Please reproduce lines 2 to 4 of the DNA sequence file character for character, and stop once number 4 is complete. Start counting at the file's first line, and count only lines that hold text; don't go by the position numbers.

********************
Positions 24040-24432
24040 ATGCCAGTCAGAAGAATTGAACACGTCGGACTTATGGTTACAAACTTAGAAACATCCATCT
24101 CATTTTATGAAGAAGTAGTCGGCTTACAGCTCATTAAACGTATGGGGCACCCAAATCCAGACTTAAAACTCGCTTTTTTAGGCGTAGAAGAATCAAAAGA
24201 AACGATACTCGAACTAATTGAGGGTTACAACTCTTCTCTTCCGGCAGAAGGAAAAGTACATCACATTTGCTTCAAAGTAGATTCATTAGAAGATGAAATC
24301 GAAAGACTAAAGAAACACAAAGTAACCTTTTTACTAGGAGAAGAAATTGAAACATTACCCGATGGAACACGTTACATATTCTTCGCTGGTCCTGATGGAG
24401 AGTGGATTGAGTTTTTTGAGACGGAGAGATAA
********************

24040 ATGCCAGTCAGAAGAATTGAACACGTCGGACTTATGGTTACAAACTTAGAAACATCCATCT
24101 CATTTTATGAAGAAGTAGTCGGCTTACAGCTCATTAAACGTATGGGGCACCCAAATCCAGACTTAAAACTCGCTTTTTTAGGCGTAGAAGAATCAAAAGA
24201 AACGATACTCGAACTAATTGAGGGTTACAACTCTTCTCTTCCGGCAGAAGGAAAAGTACATCACATTTGCTTCAAAGTAGATTCATTAGAAGATGAAATC